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Gas exchange and water relations responses to warming were compared for two shrub species, Artemisia tridentata spp. vaseyana (Asteraceae), a widely distributed evergreen species of the Great Basin and the western slope of the Rocky Mountains, and Pentaphylloides floribunda (Rosaceae), a deciduous shrub limited in distribution to moist, high-elevation meadows. Plants were exposed to an in situ infrared (IR) climate change manipulation at the Rocky Mountain Biological Laboratory, near Crested Butte, CO. Measurements of gas exchange and water relations were made on the two species in July and August, 1993 from plants growing in situ in infrared-heated and control plots. Carbon dioxide uptake, water loss, leaf temperature,...
For much of the western USA, precipitation occurs in pulses, the nature of which determine soil water potential and plant physiological performance. This research utilized three experiments to examine the sensitivity of photosynthesis and water relations for two widespread Great Basin Desert shrub species, Artemisia tridentata (which has both deep and shallow roots) and Purshia tridentata (which reportedly has only deep roots), to (1) variation in pulse magnitude size, (2) the kinetics of responses to pulses, and (3) the relationship between pulse-size and antecedent soil water content. At the study site in the southwestern Great Basin Desert, USA, summer rainfall exhibits a greater frequency of larger-sized events,...
After-ripening, the loss of dormancy under dry conditions, is associated with a decrease in mean base water potential for germination of Bromus tectorum L. seeds. After-ripening rate is a linear function of temperature above a base temperature, so that dormancy loss can be quantified using a thermal after-ripening time (TAR) model. To incorporate storage water potential into TAR, we created a hydrothermal after-ripening time (HTAR) model. Seeds from two B. tectorum populations were stored under controlled temperatures (20 or 30 �C) and water potentials (?400 to ?40 MPa). Subsamples were periodically removed from each storage treatment and incubated at 15 or 25 �C to determine germination time courses. Dormancy status...
Numerous basins of the intermountain area often have extensive playa surfaces that are nearly devoid of vegetation. Margins of these playas support sparse communities dominated by chenopod shrubs Allenrolfea occidentalis (iodine bush) and Sacrobatus vermiculatus (black greasewood). These plants establish and persist in an environment where halomorphic soils induce extreme osmotic stress and atmospheric precipitation is very low and erratic and occurs largely during the winter when temperatures are too low for growth. We measured net CO2 assimilation rates, leaf conductances, transpiration rates, water-use efficiencies, and stem xylem potentials for these two C3 species. Data were collected in above-average (1991)...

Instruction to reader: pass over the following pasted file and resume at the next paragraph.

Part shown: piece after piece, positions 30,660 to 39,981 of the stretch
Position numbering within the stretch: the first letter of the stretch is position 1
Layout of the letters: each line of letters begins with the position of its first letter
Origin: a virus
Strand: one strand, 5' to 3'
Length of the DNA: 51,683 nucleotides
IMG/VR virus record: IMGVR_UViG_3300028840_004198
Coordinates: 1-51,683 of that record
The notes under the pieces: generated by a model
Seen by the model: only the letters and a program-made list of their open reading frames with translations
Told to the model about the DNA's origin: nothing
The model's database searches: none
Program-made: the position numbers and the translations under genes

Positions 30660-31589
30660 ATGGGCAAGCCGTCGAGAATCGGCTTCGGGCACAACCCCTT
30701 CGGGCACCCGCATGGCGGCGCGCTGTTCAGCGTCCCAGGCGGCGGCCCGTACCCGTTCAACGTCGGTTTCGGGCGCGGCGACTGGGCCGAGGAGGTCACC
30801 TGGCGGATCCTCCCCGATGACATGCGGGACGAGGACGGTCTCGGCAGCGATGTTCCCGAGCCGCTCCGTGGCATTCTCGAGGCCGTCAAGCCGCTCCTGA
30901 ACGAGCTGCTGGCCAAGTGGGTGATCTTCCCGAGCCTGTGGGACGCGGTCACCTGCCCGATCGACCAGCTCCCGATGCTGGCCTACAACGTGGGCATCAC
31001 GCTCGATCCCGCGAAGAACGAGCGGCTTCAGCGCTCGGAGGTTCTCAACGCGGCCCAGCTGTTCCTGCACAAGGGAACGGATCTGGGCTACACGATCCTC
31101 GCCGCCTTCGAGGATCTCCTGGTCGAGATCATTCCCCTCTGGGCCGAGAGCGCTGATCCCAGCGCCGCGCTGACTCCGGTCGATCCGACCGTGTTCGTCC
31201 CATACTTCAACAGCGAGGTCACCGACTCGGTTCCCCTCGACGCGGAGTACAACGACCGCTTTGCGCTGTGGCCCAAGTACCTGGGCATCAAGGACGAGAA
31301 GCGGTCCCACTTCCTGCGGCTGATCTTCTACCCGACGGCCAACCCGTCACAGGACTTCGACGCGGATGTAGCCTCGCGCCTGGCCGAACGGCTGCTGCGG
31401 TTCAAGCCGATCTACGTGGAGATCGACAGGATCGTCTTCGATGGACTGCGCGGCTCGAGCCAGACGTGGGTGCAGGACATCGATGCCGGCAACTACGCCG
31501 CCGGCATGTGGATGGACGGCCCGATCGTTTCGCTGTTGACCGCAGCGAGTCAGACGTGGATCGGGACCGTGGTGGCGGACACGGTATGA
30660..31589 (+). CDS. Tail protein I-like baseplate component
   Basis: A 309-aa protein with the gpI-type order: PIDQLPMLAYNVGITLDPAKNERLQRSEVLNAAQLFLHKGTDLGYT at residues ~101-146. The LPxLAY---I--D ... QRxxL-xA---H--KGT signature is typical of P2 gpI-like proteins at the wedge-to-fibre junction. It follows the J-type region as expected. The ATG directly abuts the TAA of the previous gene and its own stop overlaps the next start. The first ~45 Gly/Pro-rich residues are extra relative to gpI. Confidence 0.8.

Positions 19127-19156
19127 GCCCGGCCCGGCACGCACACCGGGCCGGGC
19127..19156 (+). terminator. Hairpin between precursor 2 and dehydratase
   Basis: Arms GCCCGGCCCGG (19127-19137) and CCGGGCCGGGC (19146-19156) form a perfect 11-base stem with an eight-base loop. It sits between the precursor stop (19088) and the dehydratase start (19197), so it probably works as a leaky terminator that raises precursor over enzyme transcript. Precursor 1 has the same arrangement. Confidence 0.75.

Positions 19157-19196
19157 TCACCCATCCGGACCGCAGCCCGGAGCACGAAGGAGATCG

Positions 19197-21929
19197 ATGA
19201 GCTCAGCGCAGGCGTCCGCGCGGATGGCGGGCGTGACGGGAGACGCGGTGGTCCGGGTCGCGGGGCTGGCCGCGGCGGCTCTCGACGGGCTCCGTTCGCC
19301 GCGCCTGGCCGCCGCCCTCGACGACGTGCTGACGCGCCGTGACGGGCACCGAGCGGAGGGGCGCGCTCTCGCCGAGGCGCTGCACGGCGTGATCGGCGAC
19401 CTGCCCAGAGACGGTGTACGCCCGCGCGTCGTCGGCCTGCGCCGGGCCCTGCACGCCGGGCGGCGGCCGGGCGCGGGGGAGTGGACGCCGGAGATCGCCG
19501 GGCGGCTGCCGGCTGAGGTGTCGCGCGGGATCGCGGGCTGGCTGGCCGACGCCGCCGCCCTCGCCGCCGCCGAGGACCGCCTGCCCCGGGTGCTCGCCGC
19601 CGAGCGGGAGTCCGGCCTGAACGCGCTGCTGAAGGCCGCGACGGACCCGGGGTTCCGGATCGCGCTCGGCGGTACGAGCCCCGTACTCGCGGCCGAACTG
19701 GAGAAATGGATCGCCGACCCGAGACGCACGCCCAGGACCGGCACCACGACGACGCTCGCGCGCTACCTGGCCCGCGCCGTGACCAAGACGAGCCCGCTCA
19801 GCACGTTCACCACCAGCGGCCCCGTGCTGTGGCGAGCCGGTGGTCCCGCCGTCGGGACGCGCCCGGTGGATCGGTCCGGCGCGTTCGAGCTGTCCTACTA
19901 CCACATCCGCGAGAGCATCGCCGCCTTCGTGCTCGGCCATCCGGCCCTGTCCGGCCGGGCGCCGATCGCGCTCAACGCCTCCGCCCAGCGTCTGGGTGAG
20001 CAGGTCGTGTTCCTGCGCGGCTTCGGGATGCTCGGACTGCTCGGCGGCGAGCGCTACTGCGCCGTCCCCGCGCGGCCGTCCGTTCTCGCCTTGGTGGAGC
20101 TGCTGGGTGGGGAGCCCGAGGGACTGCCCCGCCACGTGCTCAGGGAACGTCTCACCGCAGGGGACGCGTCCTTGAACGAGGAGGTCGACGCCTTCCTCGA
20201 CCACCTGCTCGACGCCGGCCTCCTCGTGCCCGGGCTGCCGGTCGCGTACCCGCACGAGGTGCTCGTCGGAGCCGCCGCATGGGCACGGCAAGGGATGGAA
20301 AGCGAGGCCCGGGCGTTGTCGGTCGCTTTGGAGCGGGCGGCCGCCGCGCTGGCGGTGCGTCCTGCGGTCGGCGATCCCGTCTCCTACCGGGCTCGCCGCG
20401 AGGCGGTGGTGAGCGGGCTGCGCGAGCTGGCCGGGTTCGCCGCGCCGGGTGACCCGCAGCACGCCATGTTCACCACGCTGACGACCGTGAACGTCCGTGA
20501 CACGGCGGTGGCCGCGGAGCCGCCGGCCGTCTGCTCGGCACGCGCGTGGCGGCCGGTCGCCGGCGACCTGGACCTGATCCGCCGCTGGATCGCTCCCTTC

Pressure-volume measurements were made on Artemisia tridentata Nutt. ssp. tridentata samples rehydrated for 0, 1.5, 3, 6 or 24 h. Increasing rehydration time caused a significant increase in osmotic potential at turgor loss, cell elasiticity, and the relative water content at turgor loss, and a significant decrease in pressure potential at saturation. Osmotic potential at saturation was changed significantly by rehydration, but no consistent trend was observed. The symplastic water fraction did not differ significantly among treatments. The increase in the osmotic potential at turgor loss did not correspond with decreasing cell elasticity or synthesis of solutes. Instead, the leaf solute content remained constant...
? This research tested the hypothesis that experimental infrared warming will reduce photosynthesis for the evergreen shrub Artemisia tridentata and the subalpine, herbaceous Erythronium grandiflorum exposed to an in situ experimental freezing event during the spring snowmelt period. ? Photosynthetic tolerance of freezing was measured for plants growing under infrared (IR) warming at 3050 m in the Rocky Mountains, Colorado, USA. In situ freezing was imposed using cold nitrogen gas (from a pressurized container of liquid nitrogen) passed through a heat exchanger placed on top of stems and leaves. ? Plant water potential, photosynthetic CO2 assimilation, and stomatal conductance to water vapor were higher for both...